Multi-Satellite, Multi-Instrument and Ground-Based Observations Analysis and Study of ULF Wave Phenomena and Products
Balasis, Georgios1; Daglis, Ioannis A.1; Georgiou, Marina1; Papadimitriou, Constantinos1; Haagmans, Roger2
1National Observatory of Athens, GREECE; 2European Space Agency, NETHERLANDS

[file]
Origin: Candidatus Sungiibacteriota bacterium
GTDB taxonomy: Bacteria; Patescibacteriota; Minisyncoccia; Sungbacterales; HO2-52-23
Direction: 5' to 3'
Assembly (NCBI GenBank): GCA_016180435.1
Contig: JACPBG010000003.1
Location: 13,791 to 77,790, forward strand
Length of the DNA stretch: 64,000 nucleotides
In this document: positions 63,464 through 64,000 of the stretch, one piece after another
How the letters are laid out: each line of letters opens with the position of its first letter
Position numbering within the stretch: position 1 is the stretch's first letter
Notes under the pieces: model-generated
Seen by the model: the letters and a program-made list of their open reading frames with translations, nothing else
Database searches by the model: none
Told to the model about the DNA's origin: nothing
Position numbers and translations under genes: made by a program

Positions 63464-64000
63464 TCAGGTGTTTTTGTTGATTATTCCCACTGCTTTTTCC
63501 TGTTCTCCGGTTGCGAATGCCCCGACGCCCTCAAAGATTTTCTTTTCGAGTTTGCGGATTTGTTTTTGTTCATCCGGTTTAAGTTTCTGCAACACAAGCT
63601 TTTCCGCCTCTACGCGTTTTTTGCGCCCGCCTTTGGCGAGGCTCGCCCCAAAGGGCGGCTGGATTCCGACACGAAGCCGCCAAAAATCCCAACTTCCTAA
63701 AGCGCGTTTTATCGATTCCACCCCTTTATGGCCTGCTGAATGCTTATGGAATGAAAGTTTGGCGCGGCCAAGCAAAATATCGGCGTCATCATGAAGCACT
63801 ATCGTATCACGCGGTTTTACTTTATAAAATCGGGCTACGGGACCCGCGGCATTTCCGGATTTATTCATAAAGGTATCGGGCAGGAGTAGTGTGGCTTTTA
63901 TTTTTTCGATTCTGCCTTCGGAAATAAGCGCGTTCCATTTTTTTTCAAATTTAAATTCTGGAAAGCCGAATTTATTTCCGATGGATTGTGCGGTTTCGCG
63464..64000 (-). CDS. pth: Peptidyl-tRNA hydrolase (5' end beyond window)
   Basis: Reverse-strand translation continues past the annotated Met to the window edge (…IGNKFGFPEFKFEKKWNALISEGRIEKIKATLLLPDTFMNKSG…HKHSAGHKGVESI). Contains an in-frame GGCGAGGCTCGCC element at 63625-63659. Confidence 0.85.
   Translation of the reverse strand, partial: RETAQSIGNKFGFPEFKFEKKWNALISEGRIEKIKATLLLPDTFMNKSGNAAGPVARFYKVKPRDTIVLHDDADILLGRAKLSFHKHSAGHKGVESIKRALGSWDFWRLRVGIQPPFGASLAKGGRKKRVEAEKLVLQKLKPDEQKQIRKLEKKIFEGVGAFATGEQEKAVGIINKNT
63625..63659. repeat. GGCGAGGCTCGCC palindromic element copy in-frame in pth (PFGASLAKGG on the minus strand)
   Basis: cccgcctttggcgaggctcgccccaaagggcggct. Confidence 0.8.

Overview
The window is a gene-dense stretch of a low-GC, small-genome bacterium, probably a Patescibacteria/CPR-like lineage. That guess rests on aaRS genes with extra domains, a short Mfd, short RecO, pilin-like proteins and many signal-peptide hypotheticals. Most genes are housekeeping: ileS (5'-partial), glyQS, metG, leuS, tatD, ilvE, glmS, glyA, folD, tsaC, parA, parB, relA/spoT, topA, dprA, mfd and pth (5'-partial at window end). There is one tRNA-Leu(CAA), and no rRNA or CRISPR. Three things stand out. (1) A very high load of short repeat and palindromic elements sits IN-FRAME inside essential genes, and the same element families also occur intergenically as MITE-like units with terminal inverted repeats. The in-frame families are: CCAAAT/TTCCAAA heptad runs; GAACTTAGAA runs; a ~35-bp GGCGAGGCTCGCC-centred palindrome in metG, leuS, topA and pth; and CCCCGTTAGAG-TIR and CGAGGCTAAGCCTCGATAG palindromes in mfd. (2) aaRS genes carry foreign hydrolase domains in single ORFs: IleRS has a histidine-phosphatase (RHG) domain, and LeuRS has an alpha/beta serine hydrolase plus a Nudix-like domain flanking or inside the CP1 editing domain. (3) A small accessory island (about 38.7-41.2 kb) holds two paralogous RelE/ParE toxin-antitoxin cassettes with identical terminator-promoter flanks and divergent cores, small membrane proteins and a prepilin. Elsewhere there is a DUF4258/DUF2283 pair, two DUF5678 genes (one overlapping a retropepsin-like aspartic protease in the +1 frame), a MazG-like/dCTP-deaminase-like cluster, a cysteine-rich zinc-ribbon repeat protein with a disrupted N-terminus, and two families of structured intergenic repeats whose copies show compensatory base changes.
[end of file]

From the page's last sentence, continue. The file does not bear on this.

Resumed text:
We examine data from two magnetospheric and a topside ionosphere missions (Cluster, Geotail and CHAMP) as well as ground-based magnetometer networks (CARISMA and IMAGE) for signatures of ULF waves during the 2003 Halloween geospace magnetic superstorm. We use a suite of wavelet-based algorithms, which are a subset of a tool that is being developed within the context of "Multi-satellite, multi-instrument and ground-based observations analysis and study of ULF wave phenomena and products" (ULFwave), an ESA funded study. We look at three specific intervals during different phases of the storm when at least two of the satellites are in good local time (LT) conjunction and examine separately Pc3 and Pc4-5 ULF wave activity and its concurrence in the different regions of the magnetosphere and down to the topside ionosphere and on the ground. We provide evidence for the occurrence of a number of prominent ULF wave events during the storm and offer a platform to study the wave evolution from high magnetic latitudes to low Earth orbit (LEO) and ground. The solid results confirm the applicability and the potential of our wavelet-based algorithms for the analysis of multi-instrument multi-satellite observations and the detection, identification and classification of ULF waves. In the past decade, a critical mass of high-quality scientific data on the electric and magnetic fields in the Earth’s magnetosphere has been progressively collected. This data pool will be further enriched by the measurements of the upcoming ESA/Swarm mission, a constellation of three satellites in three different polar orbits between 400 and 550 km altitude, which will be launched in 2013. New analysis tools that can cope with measurements of various spacecraft at various regions of the magnetosphere, like the ones used in the present study, will effectively enhance the scientific exploitation of the accumulated data. The ULFwave study is funded by ESA under contract ESTEC 4000103770/11/NL/JA/ef.